In the first of a series of columns, poet Kathy Jetnil-Kijiner reflects on the cultural dimensions of climate change
By Kathy Jetnil-Kijiner in Majuro
On my way home this past week, the roads were momentarily blocked as bulldozers chugged across the road towards the shoreline, where they unceremoniously dumped a pile of sand onto what looked like was meant to be a seawall made entirely of sand.
The bulldozers were old – they had been borrowed out of their usual duties of contributing to government jobs and building projects. The sand sea wall was new – a precaution for the week’s coming King Tides.
King Tides periodically occur when the sun and moon align and the moon’s orbit passes closest to the Earth. These occur during the winter and the summer, and are usually when the waves are the most dangerous, and when the damage is the worst.
The king tide in March 2014 left hundreds of people stranded with either damaged, flooded homes, or no homes at all.
On October 13, 2014, around 300 Marshallese women gathered for the 15th Annual Conference for WUTMI (Women United Together Marshall Islands).
The conference theme was “Maanjab popo” which translates loosely to “being in a constant state of preparedness” – makes sense, since the conference was focusing on climate change awareness and disaster risk preparedness.
Being in constant state of preparedness, maanjab popo, is the state of the Marshall Islands, and the low-lying atoll nations because of climate change.
We are constantly bracing ourselves for the next high tide, the next inundation, the next drought. We’re building sea walls, planting more trees, learning about water preservation, learning the science to survive.
And not all of this science is easy to grasp or understand. While most rimajol recognize the immediate benefits of building a sea wall, climate specialists and geomorphologists are telling us that sea walls actually do more damage than good.
And even the precautionary sand sea walls were up for debate – how useful could sand be? Wouldn’t it end up causing just as much clean-up work as the regular king tides?
From what I’ve read, climate adaptation has mostly focused on physical changes that are necessary. Which makes sense since these are the immediate, tangible forms of destruction.
But what about our culture? Culture, or manit as we call it, is incredibly important to Marshallese people. It’s what defines us. So what about the possibility of cultural preservation? Can this be another form of climate adaptation?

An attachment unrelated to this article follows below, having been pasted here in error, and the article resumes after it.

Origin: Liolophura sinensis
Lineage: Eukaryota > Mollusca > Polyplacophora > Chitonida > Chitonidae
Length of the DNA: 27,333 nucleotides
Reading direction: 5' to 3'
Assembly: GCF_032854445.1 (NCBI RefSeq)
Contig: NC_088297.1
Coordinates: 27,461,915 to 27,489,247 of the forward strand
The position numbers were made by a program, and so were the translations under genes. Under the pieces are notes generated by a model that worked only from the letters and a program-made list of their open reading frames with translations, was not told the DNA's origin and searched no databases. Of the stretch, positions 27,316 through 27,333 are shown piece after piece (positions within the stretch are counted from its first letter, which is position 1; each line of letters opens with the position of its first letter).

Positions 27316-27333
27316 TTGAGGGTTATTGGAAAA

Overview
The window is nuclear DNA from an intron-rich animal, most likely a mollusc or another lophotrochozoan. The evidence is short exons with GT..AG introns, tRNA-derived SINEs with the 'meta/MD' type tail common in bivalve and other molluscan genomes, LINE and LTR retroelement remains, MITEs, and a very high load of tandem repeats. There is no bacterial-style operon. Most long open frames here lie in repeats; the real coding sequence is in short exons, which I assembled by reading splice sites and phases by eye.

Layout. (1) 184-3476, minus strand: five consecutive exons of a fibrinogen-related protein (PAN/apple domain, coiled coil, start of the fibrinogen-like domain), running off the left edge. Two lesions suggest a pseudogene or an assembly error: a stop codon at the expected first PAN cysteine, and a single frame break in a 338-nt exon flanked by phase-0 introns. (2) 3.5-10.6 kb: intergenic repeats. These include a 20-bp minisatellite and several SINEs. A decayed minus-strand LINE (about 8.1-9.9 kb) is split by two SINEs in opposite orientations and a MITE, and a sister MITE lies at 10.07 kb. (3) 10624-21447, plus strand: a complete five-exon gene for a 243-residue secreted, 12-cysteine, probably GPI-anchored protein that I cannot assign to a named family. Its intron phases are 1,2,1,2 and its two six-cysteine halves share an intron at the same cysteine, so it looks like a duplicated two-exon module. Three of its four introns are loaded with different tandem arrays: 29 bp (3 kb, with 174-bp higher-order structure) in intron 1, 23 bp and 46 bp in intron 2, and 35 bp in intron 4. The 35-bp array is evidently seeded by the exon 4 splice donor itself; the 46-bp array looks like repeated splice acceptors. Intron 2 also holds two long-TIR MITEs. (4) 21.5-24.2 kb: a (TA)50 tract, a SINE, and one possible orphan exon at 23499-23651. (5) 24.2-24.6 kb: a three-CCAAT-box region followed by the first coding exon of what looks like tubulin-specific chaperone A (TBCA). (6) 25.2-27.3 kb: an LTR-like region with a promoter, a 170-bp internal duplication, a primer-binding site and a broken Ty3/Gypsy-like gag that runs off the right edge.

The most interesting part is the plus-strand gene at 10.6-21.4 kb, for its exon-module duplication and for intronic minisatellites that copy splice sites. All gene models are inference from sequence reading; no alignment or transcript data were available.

A few of the Marshallese courses here at the College where I teach require students to interview elders about their cultural knowledge and preserve these interviews on some type of recording. “Jitdam kapeel” is a proverb we use to describe this transfer of knowledge.
Jitdam kapeel usually involves sitting and talking story with one’s elders, learning your genealogy, learning your roots. It suggests that wisdom is assured to those who seek knowledge.
These recordings of our elders’ knowledge are important now more than ever as we consider the possible threat of the loss of our island.
However, this still brings to mind many questions.
First, how useful will these recordings be if we can’t see these locations in person? For many stories, chants, and proverbs, these are based on some type of landmark that has special meaning – a rock formation, a specific coral reef, a grove of pandanus trees.
Some of these are special fishing areas, where specific fishing practices would take place. Will we have to consider other formats – possibly web based or special videography that lends to a 3-D experience?
And what if these fall short? What will the next generation do if they are no longer able to learn and practice cultural knowledge through these tangible landmarks?
And if we are to lose these practices, how will we know what it is to be Marshallese? Do we cease to have a Marshallese identity if we no longer have our Marshallese knowledge?
These are all tough questions to consider – none of which have fast answers.
Cultural preservation has always been been a concern for our people, ever since we began to see our society and values change as a result of westernization and globalization.
There’s also the growing population of Marshallese in the diaspora to consider. Many of that second generation, such as myself, are growing up without the proper cultural knowledge.
We can choose to preserve culture for our Marshallese living in the diaspora, while also keeping in mind that this will be incredibly useful down the line, should we be forced off of our islands.
Thankfully, the tide inundation this past week was minimal. The sleepy bulldozers were awoken only a few times – mostly to clear away loose puddles of sand from the road. However, the outer islands were another story.
On Kili Atoll, high waves flooded the emergency ward of the hospital and forced patients out of their beds. It’s still unclear at this time whether they’ve been able to move back.
What is clear is that these inundations are becoming almost a monthly occurrence, forcing us to come to terms with the reality of climate change.
We’ll continue to build sea walls, campaign climate awareness abroad, but we also have to consider these other aspects of climate adaptation. Many of us have to confront the possibility of our loss of our lands, and prepare for its implications on our cultures.